Malia ignored her. Eyes hardening, she slid closer to the winged sages. “You’re not getting away that easily. You came onto my territory, stole one of my gods, and have the audacity to camp an army on my doorstep. I don’t give a shit if you’re not on Carthian soil right at this moment—you were, so the next words out of your mouths better be the most sincere apologies and a solemn vow to immediately return her.”
“What a yammering bitch, barking at every stud she scents.” Light coalesced in their hands, rods that slowly took on the shape of swords. “Yes, let the men handle the important tasks. I’m sure your neglected whelps need their linens changed.”
“Strong words, coming from the ‘man’ who sends women and eunuchs to fight his battles for him.” Malia grinned triumphant when the barb hit home.
Snarling, the Apkalla surged forward. They didn’t get far, however, coughing as they bounced off an invisible barrier.
Kydon huffed a laugh. “It would seem our men are more prepared than you give them credit for.” Grinning, he nodded at the line in the dirt where they’d been repelled. “That is the manifestation of the extent of our border, tangible through my authority. Your ambassador is welcome.” He flicked a hand at the pair and scowled. “You are not. Go fetch our goddess while we convene.”
“You are speaking directly to the god she is the ambassador for.” Their augmented voices dripped condescension like a waterfall only mists those who walk beneath its waters. “For your ignorance I pardon your offense this once, but you had best learn your station, and quickly, if you wish to remain as you are.”
“Your vessels are shit,” Malia said. Laughing, she shook her head and feigned hiding a smile. “Who was that first one you sent again? Oannes, was it? ‘Chief among the Apkallan Sages,’ ha. I’ve faced patronless mortals stronger than he.” Another smile ghosted across her lips as she tapped her chin. “If you’re trying to bewilder us into submission by an endless parade of self-embarrassment, I must say you’re doing an excellent job.”
Circles rippled through the air from where the sages struck the transparent barrier. Faces clouded with rage, they leaned as close to the barrier as they could. “I will salt the earth with your ashes.” Although the boundary had held against their first attack, the power Marudak fed into their voices made the air warble, and the ward with it.
Malia rolled her eyes. “I hope you know the names of these Apkalla, so you know what to inscribe on their tombstones.”
“And I hope the head of your pantheon knows what his women are doing.” They clasped their hands together, their light-swords vanishing with dull flashes. “Abducting a Paeden goddess is an act of war. So unless you wish to face me in person, I’d suggest—”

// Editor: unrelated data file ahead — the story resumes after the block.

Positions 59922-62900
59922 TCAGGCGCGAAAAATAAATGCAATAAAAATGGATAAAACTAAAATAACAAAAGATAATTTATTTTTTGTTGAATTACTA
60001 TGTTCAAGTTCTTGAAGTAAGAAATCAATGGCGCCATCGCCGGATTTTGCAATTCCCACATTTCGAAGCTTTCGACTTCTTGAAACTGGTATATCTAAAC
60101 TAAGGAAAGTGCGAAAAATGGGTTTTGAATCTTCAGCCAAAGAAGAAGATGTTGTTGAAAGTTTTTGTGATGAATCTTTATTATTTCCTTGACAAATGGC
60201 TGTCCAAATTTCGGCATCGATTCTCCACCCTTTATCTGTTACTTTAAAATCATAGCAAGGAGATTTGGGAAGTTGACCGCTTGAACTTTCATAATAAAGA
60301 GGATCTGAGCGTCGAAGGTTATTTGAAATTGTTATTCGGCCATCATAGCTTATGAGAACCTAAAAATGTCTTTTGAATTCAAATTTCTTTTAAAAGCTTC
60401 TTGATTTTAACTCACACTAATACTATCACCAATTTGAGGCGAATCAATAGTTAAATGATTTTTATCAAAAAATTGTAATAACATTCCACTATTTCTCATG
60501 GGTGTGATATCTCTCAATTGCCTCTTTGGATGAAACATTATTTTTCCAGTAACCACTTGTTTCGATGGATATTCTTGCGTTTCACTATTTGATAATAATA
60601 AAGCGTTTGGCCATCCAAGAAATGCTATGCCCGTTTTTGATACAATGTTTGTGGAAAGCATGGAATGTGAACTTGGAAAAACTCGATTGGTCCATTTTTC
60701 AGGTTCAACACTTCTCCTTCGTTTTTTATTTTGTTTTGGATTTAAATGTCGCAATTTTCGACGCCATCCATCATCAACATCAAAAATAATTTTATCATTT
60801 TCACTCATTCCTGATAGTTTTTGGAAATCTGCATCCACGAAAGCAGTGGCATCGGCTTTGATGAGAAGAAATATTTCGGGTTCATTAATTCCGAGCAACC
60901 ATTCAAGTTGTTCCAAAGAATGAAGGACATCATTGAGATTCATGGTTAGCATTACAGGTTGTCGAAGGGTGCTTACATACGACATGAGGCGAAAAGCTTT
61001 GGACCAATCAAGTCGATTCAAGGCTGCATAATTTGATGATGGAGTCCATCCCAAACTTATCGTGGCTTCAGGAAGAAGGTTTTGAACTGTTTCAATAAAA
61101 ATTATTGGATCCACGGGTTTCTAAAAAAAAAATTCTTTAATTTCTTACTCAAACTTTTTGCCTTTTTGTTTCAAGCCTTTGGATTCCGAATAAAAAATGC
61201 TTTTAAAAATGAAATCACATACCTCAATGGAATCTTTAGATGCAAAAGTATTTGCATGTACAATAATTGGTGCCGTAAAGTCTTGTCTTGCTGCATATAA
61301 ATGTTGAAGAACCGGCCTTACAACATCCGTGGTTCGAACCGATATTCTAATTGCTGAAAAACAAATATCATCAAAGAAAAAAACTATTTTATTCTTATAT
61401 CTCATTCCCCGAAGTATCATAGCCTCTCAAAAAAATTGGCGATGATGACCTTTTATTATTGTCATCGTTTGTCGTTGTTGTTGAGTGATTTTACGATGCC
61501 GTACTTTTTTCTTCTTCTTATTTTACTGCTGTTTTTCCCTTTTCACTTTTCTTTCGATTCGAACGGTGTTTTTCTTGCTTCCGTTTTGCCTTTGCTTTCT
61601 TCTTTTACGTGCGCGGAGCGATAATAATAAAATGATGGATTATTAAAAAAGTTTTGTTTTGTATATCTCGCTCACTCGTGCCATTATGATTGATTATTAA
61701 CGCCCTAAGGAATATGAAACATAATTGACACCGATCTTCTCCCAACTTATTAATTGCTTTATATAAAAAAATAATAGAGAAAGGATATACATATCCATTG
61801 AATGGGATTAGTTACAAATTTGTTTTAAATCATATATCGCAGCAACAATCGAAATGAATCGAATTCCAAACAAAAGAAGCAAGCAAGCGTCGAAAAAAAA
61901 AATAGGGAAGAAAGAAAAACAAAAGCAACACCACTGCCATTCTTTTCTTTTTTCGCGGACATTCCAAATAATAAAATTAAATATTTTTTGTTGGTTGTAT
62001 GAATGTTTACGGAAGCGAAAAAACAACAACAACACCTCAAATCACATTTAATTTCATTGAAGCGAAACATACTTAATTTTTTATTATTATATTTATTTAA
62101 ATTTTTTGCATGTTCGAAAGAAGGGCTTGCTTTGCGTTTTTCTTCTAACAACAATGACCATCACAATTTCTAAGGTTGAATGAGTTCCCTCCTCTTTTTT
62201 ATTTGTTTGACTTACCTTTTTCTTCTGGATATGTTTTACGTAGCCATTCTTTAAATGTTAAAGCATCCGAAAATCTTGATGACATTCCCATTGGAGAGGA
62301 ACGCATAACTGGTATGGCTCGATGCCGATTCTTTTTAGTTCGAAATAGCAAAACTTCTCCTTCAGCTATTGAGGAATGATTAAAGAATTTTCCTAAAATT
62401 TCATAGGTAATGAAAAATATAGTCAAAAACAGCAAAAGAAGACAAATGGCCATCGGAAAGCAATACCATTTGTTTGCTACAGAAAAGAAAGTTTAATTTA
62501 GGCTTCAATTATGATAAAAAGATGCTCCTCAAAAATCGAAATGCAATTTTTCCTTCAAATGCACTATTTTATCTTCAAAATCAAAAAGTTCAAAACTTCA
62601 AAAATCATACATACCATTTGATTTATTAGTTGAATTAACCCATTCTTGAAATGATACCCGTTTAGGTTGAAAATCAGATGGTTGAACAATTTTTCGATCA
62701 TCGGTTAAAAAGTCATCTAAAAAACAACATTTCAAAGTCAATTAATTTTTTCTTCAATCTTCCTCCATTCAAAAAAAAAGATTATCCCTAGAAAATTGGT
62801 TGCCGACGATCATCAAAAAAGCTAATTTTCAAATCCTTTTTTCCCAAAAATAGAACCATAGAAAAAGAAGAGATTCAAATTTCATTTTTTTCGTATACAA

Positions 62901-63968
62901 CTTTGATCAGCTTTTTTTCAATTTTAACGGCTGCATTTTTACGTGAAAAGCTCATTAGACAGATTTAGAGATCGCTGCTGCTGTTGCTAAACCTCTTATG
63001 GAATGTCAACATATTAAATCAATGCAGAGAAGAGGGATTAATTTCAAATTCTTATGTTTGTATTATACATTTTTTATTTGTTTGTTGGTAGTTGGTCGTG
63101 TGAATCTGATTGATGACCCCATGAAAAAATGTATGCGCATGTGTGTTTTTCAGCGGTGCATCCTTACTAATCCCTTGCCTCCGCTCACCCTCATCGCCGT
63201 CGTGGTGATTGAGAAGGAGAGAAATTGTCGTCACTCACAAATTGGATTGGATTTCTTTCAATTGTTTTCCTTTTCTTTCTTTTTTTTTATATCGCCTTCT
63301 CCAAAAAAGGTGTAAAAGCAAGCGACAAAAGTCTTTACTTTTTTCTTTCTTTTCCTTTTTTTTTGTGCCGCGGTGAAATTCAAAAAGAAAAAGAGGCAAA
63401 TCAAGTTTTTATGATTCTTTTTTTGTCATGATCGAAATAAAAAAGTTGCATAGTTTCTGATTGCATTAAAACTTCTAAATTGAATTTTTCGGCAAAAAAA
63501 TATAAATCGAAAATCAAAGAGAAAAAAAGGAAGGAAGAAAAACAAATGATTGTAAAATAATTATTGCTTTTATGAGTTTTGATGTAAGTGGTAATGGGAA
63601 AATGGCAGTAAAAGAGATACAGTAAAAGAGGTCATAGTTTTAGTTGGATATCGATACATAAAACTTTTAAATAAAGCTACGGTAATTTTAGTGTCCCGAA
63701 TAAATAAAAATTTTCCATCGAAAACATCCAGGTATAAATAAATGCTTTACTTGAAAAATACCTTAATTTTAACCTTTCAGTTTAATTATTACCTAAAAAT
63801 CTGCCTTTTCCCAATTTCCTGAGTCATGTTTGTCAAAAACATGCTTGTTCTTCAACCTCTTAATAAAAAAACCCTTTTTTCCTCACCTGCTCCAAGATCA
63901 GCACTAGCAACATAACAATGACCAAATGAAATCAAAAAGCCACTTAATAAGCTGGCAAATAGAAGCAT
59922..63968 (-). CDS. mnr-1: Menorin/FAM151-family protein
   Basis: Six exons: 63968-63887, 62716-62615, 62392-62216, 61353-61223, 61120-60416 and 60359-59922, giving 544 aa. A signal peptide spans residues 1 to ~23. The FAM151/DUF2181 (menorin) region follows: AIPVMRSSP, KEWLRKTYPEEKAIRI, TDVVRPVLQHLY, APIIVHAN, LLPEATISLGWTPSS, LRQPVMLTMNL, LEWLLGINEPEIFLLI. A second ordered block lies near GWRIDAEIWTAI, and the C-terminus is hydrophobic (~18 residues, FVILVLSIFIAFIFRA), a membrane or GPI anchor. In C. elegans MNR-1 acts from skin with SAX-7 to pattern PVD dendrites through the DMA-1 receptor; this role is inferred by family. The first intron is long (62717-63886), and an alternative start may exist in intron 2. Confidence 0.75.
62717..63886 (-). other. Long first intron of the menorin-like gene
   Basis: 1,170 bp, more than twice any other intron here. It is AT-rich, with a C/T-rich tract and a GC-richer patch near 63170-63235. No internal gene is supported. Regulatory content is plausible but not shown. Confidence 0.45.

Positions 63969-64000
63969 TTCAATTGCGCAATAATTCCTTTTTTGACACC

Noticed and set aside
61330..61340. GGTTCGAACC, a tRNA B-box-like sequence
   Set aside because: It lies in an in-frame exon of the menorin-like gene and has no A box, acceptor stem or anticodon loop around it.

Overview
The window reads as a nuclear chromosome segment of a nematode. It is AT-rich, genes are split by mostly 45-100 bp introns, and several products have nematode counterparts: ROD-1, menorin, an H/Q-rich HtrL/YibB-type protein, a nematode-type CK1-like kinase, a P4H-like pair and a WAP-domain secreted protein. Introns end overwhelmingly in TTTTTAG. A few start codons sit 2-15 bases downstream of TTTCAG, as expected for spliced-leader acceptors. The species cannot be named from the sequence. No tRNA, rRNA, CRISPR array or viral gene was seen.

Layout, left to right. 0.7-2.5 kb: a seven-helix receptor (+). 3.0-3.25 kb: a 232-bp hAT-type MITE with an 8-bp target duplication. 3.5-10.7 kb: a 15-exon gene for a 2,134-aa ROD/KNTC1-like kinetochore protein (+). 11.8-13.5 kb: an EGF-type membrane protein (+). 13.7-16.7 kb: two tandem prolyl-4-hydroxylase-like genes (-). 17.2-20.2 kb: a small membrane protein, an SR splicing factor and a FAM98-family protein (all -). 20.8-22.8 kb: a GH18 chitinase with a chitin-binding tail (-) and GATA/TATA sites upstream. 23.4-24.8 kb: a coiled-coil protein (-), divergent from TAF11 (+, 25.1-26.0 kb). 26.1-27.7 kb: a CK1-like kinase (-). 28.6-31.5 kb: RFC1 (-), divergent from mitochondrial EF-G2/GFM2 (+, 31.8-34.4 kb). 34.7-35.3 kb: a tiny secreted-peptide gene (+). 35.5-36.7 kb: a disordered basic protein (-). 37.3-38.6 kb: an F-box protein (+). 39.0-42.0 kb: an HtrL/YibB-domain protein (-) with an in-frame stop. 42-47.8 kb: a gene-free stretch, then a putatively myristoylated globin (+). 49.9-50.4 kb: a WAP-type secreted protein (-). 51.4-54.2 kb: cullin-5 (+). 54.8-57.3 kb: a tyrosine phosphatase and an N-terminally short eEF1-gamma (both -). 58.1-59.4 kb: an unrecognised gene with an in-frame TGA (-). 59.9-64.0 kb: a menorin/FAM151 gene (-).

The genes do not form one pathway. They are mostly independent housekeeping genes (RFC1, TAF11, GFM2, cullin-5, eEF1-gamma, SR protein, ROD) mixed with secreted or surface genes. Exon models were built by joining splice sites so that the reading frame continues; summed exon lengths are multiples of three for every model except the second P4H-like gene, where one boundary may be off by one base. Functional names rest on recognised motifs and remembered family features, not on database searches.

Whatever he’d been going to say was choked in the sages’ throats by Malia unveiling her glare. Nostrils flared, she blasted the Apkalla with a fraction of her power. Not that she was holding back for their sakes, but a flinching of her snake hair that only I noticed revealed the effects of her lingering injuries.
The pair collapsed, clutching their throats and gasping for breath. Behind them, the mortal standard bearers froze, open-mouthed, as the corona caught and glued them to their banner poles forever.
Malia towered over the sages, still fuming. “You dare speak to me about war? Over a trespass you committed?” She spat, and the ground sizzled where her saliva landed. “It is only by my mercy——my mercy, and mine alone—that your land is not a barren wasteland, dotted by the bleached skeletons of its former peoples. With how impotent and incompetent you are, I’d hoped that you could put your juvenile pride aside long enough to protect your own from a threat that has you pissing yourself at night, but I suppose that’s too much to expect from a bedwetter.”
The human-faced Apkalla bared his teeth, the falcon-headed snapping his beak. “Inkashi. Now.”
Eyes downcast, the woman flashed us an apologetic look as she reluctantly slid across the boundary.
Veiling her petrifying gaze, Malia glared at the Apkalla, who were still on their hands and knees. “You have until sundown to return what’s mine, unharmed. Or you had best make sure you’re on good terms with whatever being oversees the death of gods.” Whipping her tail, she spun and slithered down the mountain trail.
In somber silence we followed her. Knowing Malia, she already had two or three plans to extract Jade in place, if not in motion. With the head Paeden deity getting directly involved with the negotiations and losing the pissing match, an alliance had just gone from unlikely to impossible. There was still a chance we could recover Jade without full-scale war ensuing but, judging from the tension in Malia’s trembling shoulders, I doubted it. When we got back to camp I’d talk to her and try to calm her down. If she was going to rampage, at the very least she should keep from hurting herself in the process.